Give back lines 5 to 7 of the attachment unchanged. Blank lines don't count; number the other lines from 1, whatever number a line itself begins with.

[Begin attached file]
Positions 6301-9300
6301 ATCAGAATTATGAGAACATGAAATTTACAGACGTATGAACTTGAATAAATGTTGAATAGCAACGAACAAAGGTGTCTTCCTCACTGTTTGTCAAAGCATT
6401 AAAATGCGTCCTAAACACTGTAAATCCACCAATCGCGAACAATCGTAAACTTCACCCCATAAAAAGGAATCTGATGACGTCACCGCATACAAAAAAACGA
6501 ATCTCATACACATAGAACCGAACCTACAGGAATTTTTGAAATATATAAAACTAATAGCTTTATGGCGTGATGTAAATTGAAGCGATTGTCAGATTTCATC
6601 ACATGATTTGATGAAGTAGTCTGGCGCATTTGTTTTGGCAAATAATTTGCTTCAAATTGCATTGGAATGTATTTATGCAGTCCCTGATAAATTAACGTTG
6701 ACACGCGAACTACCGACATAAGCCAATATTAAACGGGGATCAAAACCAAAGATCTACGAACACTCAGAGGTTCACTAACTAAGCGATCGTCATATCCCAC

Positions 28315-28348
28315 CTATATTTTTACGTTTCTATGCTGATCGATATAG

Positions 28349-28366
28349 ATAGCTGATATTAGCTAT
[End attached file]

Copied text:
6601 ACATGATTTGATGAAGTAGTCTGGCGCATTTGTTTTGGCAAATAATTTGCTTCAAATTGCATTGGAATGTATTTATGCAGTCCCTGATAAATTAACGTTG
6701 ACACGCGAACTACCGACATAAGCCAATATTAAACGGGGATCAAAACCAAAGATCTACGAACACTCAGAGGTTCACTAACTAAGCGATCGTCATATCCCAC

Positions 28315-28348